Kirklees Net Zero Assessment Report highlights effective carbon reduction projects

We have commissioned a new report in partnership with the Kirklees Climate Commission. The report sets out the basis for how Kirklees could become a net-zero district by 2038.

What does the report highlight? 

Produced by the Place-based Climate Action Network (PCAN) team led by Andy Gouldson, Professor of Environmental Policy at the University of Leeds, the report provides us with the evidence needed to ensure the projects it embarks on will have the right impact.

The report highlights what projects would be most effective in reducing carbon whilst also providing value for money. This means monetary savings for those benefitting from projects and not just cost saving in implementation. Insulating homes provides a good example where carbon reduction is achieved but not outweighed by the cost to install, with those living there hopefully seeing a decrease in energy bills.

Other projects with similar outcomes are highlighted in the report detailing effectiveness. Alongside more ambitious and innovative projects that also show potential economic benefits. It also highlights if certain schemes are the best routes to reach targets or whether there are more effective alternatives.

Phase 2 of our climate change action plan

This information is vital to inform Phase 2 of our climate change action plan. Helping us to deliver the right projects which will help us achieve our commitments and 2038 net zero target.  

The report looked at the direct carbon emissions from all fuel and electricity use in the district. The report also highlights if the borough continues to emit greenhouse gases at current rates, Kirklees will have used up its entire share of the global carbon budget by the end of 2028.

Transport, buildings, and industry have been identified as significant areas to decarbonise. Some of the key projects include improved heating, lighting and insulation in houses; cooling and insulation in offices, shops and restaurants; and a range of measures across the transport sector including a shift to non-motorised transport and wider up-take of electric vehicles.

What has been done so far?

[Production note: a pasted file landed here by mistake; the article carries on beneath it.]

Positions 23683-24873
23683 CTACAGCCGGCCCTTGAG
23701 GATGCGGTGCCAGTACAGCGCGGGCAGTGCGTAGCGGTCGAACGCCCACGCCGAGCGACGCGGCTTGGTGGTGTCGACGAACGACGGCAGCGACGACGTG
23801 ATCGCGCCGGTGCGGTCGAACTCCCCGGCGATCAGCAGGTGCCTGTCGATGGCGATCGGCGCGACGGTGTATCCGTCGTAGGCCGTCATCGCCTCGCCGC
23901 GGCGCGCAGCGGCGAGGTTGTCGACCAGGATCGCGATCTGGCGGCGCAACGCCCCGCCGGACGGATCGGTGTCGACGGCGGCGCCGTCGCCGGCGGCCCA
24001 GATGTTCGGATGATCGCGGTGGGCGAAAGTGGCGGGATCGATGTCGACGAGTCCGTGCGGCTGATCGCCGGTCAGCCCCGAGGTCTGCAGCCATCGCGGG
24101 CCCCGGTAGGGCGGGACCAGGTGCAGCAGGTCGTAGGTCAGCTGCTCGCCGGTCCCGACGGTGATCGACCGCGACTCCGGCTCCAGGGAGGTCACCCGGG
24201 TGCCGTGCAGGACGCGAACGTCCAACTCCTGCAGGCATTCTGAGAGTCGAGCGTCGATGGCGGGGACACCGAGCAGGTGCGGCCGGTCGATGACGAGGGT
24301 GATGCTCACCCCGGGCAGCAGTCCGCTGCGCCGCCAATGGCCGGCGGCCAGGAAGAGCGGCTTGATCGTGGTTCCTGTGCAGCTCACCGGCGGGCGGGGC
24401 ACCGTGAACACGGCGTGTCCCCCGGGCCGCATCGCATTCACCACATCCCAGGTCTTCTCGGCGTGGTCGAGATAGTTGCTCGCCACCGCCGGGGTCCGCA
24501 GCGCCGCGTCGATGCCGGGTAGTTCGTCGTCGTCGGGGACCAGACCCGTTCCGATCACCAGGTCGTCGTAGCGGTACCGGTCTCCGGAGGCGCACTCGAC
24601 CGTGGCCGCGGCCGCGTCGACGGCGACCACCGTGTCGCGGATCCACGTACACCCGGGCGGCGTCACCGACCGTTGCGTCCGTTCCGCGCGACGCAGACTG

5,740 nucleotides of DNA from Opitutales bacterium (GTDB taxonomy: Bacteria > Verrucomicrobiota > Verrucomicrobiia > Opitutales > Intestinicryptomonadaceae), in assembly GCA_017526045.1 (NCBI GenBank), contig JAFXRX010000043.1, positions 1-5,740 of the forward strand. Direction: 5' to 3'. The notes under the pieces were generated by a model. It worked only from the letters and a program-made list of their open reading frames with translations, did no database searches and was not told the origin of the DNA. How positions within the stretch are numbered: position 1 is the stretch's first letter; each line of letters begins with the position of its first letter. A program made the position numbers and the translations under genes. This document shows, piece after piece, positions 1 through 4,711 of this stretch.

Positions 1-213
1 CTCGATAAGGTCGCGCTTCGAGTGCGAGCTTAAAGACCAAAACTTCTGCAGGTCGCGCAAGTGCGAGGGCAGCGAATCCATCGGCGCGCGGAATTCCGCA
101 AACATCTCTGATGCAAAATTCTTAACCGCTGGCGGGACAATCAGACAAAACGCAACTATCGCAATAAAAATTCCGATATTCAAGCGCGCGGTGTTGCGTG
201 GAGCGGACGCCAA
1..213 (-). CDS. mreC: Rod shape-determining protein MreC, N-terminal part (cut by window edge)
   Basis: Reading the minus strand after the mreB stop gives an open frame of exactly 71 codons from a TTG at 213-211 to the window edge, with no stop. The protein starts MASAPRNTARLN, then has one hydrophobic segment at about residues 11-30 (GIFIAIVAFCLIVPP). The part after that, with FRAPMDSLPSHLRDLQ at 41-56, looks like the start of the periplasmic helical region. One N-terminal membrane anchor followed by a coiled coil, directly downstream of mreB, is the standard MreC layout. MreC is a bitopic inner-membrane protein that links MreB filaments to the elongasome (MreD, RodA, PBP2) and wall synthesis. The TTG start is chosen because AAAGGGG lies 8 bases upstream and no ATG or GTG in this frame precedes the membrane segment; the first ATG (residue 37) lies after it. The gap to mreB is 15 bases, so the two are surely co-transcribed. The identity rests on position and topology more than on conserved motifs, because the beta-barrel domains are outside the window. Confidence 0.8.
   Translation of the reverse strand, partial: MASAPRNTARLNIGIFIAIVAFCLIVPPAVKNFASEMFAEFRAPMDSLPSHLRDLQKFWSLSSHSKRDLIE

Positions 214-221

We are already underway with many of the projects highlighted as key. Last year we relaunched the green parking permit scheme. We also increased the number of electric vehicle charging points available across the district with plans to enhance this further. To date 69 per cent of the council operated cars are either electric or partially electrically powered.

The delivery of the LED streetlighting scheme is due to be completed in the next twelve months. 98 per cent of streetlights have been replaced to date. Retrofitting of housing stock was successfully trialled last year at Abbey Road with renewable technologies fitted to provide heating and hot water. Additionally, the Passivhaus pilot project is expected to deliver a minimum of 125 low carbon homes on the site.

Another key part of the assessment shows that we cannot deliver this alone and that everyone has a responsibility. If we are to reduce the emissions required to achieve the district’s net-zero ambitions, public, private and third sectors as well residents all need to work together to make this happen. Investment would also be needed from organisations and partners in private and public sectors to deliver on some projects.

Councillor Will Simpson, Cabinet Member for Culture and Greener Kirklees said:

“I am proud to have played a part in commissioning this key piece of work which will ensure we deliver efficiently and effectively on our ambitious plans to tackle the climate emergency. 

“The work we have done so far has reduced emissions considerably, but there is much further to go, and the release of this Net Zero Assessment will enable us to continue with confidence in publishing a Phase 2 Climate Change Action Plan, building on what we have already achieved, in going above and beyond our Phase 1 actions.

“The roadmap will also play an important role in informing the work of the Kirklees Climate Commission and help prioritise their initial areas of focus.”

Read the report 

The full report can be found on the council’s website